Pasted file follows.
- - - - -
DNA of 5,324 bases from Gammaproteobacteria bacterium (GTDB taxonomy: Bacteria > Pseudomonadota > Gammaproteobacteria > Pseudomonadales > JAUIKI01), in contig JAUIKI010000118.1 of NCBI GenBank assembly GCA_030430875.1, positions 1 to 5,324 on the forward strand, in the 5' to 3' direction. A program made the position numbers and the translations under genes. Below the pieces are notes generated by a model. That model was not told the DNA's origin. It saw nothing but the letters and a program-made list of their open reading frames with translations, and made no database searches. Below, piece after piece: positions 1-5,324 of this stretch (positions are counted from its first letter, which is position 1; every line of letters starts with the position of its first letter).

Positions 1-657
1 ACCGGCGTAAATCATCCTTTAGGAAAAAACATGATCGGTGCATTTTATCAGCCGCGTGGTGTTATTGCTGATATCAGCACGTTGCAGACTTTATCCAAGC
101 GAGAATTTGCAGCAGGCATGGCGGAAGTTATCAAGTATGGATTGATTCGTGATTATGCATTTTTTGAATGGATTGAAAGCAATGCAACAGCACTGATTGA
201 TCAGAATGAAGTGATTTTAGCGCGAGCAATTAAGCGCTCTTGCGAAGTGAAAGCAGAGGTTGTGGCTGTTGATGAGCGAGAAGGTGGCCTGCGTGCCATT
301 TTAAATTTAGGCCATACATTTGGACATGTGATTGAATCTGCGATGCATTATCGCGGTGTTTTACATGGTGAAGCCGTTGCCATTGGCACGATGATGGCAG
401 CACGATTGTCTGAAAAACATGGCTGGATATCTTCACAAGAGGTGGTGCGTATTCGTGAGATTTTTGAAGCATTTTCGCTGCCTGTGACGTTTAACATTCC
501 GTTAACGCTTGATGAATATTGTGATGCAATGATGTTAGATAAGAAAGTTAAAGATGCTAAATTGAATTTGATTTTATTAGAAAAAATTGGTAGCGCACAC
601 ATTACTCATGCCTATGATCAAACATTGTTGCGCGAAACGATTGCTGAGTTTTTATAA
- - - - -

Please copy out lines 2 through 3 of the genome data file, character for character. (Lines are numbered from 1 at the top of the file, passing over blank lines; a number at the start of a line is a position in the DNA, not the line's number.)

Positions 1-657
1 ACCGGCGTAAATCATCCTTTAGGAAAAAACATGATCGGTGCATTTTATCAGCCGCGTGGTGTTATTGCTGATATCAGCACGTTGCAGACTTTATCCAAGC